Stats20.5 miles and 8800’ including the pack in / out
Day 1: Backpacked from Molas Pass (10,620’) down to the Elk Park stop on the Silverton / Durango NGRR to the Elk Creek trail up to ~11,400’ in Vestal Basin – 8.5 miles (approx) and ~3000’
Day 2: Wham Ridge (5.4) to Vestal Peak (13,864’), Vestal’s A-hole descent and Arrow Peak (13,803’) from camp ~3.5 Miles, 4,100'
Day 3: Pack out down the Elk Creek trail and up Molas Pass – 8.5 miles and ~1700’
Crew: Sarah and Prakash
I was looking for a low key alpine route to start the rock climbing season. I also wanted to fully use a Friday off by getting down to the San Juan. A short search led to a classic target in the Grenadier. Sarah decided to join me on this one and I decided to bring up a rope for some trad practice. It’s always good to bring the trad gear out for a walk periodically. The fresh air is good for them. Many thanks to Ben Conners and Kevin Baker for the accurate route info... My appreciation doubles for Ben’s genius naming the 3rd class exit out the backside of Vestal – Vestal’s Asshole. This afforded us a few grins. I first spent a confused hour or so tooling around mountain project finding beta recommending anywhere between 2 – 6 full rope lengths to get up Wham. I then e-mailed Ben who gave me what I felt was the most accurate beta possible for our group’s comfort level and climbing preferences. We saw a 30% chance of thunderstorms forecast for the area for Saturday and Sunday but decided to go check it out directly.
The Pack In
We reached the Molas pass campground at about 2PM after driving through most of the morning.
Loaded for bear with packs in excess of 65lbs consisting rope, rack, kitchen sink, defibrillator and other comical, heavy backcountry essentials we headed down the 38 or so switchbacks from Molas to the silty Animas River. This Molas grunt while unintelligible to some saved us ~$85 each on the DSNGRR, or 17 standard foot-long subs… or what it takes to feed those that exit this grunt. We were soon down at the footbridge across the Animas and began heading up the Elk Creek trail. On this trail we met up with Matt Lemke and his friend on a 12-day Weiminuche tour and signed in at the register. The elk creek trail is steady up hill to the beaver ponds where there are some great camping spots. I think it’s a legitimate option to camp at the Beaver Ponds if you’d like to save up some leg juice for a Vestal / Arrow attempt with a lighter pack.
View from the Beaver Ponds
The Elk Creek crossing is pretty tame right now with the stifled spring runoff. A solid log bridge can be easily found and crossed with decent balance. The rest of the trail steepens with some deadfall (not too bad IMO).
Vestal Creek Trail
We got up to a meadow at the base of the headwall that leads to the peaks. We camped in the first clump of trees at the East end of the meadow. Matt and his friend set up camp in the meadow. We hit the hay at around 10PM with plans for an early start to beat the 30% thunderstorm forecast.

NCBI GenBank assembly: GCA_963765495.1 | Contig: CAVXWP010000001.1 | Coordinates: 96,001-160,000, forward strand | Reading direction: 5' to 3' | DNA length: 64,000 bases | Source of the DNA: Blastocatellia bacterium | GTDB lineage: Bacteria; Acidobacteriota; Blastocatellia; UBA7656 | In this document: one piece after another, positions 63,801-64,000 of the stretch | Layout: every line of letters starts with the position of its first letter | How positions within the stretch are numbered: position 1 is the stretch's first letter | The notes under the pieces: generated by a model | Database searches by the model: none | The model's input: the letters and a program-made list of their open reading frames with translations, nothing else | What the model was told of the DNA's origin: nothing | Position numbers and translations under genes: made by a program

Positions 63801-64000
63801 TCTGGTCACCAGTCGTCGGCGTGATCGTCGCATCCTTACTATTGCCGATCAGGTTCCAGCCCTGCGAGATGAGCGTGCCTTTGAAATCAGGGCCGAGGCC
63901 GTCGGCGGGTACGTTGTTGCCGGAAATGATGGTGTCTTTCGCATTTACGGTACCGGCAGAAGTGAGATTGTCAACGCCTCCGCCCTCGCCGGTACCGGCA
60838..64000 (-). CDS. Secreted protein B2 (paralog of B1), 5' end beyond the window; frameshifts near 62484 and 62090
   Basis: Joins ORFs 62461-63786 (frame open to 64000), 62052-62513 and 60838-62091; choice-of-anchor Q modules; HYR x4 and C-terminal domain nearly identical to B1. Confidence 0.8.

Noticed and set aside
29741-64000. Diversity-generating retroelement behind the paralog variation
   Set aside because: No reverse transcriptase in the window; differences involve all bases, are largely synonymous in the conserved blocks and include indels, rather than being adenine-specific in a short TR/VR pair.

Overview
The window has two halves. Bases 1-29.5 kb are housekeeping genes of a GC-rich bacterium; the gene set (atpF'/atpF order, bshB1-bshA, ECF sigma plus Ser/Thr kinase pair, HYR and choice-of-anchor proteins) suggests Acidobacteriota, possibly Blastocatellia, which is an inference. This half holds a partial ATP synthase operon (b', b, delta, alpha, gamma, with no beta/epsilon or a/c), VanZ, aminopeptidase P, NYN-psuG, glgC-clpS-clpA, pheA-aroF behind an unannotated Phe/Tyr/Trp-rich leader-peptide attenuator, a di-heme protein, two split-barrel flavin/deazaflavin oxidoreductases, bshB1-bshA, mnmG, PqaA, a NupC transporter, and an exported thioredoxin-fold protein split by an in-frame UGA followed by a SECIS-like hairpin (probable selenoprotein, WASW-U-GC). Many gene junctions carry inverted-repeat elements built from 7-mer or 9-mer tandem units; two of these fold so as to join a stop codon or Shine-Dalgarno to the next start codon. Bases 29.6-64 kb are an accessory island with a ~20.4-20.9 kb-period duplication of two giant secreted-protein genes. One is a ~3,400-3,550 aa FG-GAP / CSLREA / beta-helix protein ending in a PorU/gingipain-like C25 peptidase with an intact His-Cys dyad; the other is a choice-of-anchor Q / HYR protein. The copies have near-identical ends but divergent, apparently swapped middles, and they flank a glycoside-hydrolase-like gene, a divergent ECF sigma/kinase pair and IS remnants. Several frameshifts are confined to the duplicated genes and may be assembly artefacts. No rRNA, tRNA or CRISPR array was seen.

The Climb up Vestal
At a little after 5AM we set up the headwall. We were at the base of Vestal in a half hour and since Sarah hadn’t much experience with trad, we spent a half hour or so discussing some basics before heading up the face. I'd brought a pretty comprehensive rack overloaded with cams because I'd had some trouble removing passive pieces when I was a beginner. I brought a couple sets of finger sized cams up to a couple small fist-sized ones, full set of hexes, tricams, 3-4 slings, 2 32 foot length cord for anchors, 4 light quickdraws, 3, singles and 5 doubles.... waaaay more than you'll probably need.
The sun rose over Vestal Lake as we headed up the center of the face to the grassy ledge…
To the grassy ledge...
The ledge leads to the west edge of the face…
The grassy ledge leads to the West edge of the face
The route looked a lot easier once we were on it.
The Future is Bright
Arrow looks imposing from Wham…
The climbing started getting to class 3 with some exposure but not much yet.
Class 3 Begins
Some Mountain Project reports said that some teams tend to rope up by the two large boulders but we felt comfortable without since the climbing didn’t seem to exceed class 3 when we stayed on the route… plus, I felt like the angle of the rock didn’t warrant the use of a rope there.
Where some parties rope up for the first time on this route
Looking down from the twin boulders
The angle gradually steepens and the climbing starts getting to Class 4 at spots.
A couple moves may need to be made off the face…
Off the Face Momentarily
Off the Face Momentarily 2
We finally roped up at the base of what I believed to be the 5.4 section Ben had described.
Base of the 5.4 Pitch
I went a total of about 50 feet (max) and didn’t find that the terrain above was conducive to roped climbing. It was mostly 3rd class terrain past this pitch with large blocks along the way which I felt might snag and drag the rope. Therefore, I decided to place an anchor and bring Sarah up. She did well on her first trad follow